In our house, the fastest way to turn a bad day into a good one (and a cranky mama into a happy one) is for Colin to announce spontaneously, "Mama, want do art!" Oh, be still, my poor old art major's heart! And unless it's very late at night, or this mama is very, very tired, you can bet that I will drop whatever I'm doing and comply, because I love that Colin likes creating "art" and I want to encourage it as much as possible.
One of the reasons, I think, that he enjoys "doing art" so much is that we use really nice art supplies. It's just so much easier for him to create something bold and colourful when he's using rich, artist-quality paints and thick, velvety papers that work with his uncoordinated toddler hands rather than against them. I noticed that when we were on vacation, and using printer paper and some cheap paints I picked up at the grocery store, that he became easily frustrated when the paint ran and pooled on the page.
Fortunately, I didn't have to go out and by a lot of expensive art supplies for my toddler (even I would balk at that). I have tons of supplies left over from my student days--and a few favourite paints and brushes from my childhood, which I got second-hand from my own very artistically inclined grandmother. I can't wait until Colin gets a little bit older. Then we can start using up my horde of inks, pastels, oil sticks, acrylics!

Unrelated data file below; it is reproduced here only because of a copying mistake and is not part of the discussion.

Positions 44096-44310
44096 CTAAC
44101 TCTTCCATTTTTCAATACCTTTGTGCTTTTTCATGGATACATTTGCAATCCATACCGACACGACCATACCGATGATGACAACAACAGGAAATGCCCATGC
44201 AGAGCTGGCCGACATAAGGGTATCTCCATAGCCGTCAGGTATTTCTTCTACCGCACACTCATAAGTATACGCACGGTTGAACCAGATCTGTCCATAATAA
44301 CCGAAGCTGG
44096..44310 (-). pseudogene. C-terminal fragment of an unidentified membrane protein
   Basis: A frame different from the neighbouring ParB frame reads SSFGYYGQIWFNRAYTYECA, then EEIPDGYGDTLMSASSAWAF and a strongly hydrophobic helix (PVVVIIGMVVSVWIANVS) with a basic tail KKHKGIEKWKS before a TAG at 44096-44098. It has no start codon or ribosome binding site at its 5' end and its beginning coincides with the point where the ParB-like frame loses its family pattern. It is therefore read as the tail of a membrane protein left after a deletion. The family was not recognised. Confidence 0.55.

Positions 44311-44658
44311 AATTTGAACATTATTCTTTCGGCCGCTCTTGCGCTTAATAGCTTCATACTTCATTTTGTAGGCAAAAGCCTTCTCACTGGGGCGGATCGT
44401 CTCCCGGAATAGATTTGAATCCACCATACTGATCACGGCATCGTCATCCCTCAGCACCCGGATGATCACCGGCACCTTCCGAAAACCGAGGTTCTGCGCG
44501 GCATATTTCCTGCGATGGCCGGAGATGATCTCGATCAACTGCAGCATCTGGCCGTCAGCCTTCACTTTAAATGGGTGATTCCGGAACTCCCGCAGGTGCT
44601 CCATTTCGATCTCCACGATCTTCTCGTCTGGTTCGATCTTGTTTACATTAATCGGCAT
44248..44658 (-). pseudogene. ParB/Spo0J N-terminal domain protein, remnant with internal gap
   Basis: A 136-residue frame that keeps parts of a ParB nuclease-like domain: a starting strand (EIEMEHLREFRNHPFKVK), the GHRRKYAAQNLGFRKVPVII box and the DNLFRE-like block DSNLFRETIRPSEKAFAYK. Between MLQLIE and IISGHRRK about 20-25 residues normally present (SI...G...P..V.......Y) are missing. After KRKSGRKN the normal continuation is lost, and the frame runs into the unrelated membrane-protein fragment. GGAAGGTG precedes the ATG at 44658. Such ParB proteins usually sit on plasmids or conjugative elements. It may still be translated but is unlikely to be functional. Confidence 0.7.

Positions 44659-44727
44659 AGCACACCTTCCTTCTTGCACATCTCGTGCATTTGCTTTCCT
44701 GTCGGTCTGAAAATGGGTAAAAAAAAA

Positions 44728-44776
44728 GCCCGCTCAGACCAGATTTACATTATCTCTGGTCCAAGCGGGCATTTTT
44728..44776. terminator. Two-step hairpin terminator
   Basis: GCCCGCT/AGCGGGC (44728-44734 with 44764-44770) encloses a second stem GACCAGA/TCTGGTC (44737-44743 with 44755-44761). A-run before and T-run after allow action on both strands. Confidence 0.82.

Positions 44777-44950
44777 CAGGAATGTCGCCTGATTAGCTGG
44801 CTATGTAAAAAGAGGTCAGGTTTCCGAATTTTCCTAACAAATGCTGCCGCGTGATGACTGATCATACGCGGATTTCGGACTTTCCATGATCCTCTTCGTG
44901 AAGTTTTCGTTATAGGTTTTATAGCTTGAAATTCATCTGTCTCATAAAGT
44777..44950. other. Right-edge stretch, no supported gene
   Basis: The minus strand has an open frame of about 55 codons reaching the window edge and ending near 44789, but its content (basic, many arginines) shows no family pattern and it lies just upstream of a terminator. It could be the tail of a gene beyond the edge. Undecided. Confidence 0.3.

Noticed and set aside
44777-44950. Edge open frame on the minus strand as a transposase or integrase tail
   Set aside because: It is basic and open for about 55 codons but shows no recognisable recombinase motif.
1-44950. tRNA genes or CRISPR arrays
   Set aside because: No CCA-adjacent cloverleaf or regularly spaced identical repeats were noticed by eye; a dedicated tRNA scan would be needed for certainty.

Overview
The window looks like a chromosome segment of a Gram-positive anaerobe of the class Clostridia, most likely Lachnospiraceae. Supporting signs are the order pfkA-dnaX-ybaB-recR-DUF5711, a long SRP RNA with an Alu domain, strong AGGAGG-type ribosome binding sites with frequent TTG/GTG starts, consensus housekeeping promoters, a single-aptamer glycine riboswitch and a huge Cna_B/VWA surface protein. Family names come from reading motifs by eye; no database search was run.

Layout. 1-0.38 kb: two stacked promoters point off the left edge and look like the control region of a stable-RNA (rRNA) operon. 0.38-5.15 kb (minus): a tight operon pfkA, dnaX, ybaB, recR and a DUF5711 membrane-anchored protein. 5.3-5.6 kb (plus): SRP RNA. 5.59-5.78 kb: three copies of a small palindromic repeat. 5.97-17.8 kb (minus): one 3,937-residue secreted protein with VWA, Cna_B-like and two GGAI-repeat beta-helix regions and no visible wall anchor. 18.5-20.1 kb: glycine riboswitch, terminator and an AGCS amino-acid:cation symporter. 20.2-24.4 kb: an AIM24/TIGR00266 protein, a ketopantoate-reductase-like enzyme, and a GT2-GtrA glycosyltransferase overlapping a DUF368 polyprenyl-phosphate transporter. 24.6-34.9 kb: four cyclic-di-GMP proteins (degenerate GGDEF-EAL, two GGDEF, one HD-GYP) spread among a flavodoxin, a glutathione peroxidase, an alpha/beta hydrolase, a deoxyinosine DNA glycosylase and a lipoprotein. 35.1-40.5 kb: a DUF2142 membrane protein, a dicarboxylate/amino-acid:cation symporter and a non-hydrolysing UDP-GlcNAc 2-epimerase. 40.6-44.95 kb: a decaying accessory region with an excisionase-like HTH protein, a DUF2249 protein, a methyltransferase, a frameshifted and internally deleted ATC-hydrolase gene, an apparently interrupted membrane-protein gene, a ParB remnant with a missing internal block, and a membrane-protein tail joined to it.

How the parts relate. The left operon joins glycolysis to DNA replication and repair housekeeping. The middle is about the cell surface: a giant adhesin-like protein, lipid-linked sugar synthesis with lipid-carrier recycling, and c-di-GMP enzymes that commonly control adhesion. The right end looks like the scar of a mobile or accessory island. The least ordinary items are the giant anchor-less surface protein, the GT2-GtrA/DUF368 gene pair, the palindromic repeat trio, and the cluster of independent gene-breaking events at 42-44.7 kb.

Of course, making art with your toddler doesn't have to just be about paint and crayons--or the fun-but-murder-on-your-carpet Play-doh. Lately, I've been experimenting with other media: noodles, textured papers, fabric scraps. Colin's favourite--by far--has been the "bean tray." Basically, I fill a muffin tin with different kinds of beans and grains, set the whole thing on a rimmed cookie sheet, and let him go to town. The first time I tried this, I included a piece of paper covered in Elmer's glue, thinking it would be fun to see what came out. The result was only a huge mess and a sticky, frustrated toddler. Turns out, just touching and sorting the beans is enough fun for him. And the best part is, he likes sorting them, so I can put them back in little jars and use them over and over.
I'm hoping that next year, when I'm on maternity leave and Colin is home with me all day, that we can do regular art projects--not just for his own development but also to keep me sane. At Colin's day care, they "do art" nearly every morning, and I think the day care workers do it as much for the kids as to find a way to fill the time. I'm hoping that before Colin finishes at the day care in May that I can glean a couple of new crafty ideas from his caregivers there.
What are some of your most successful artistic experiments with toddlers?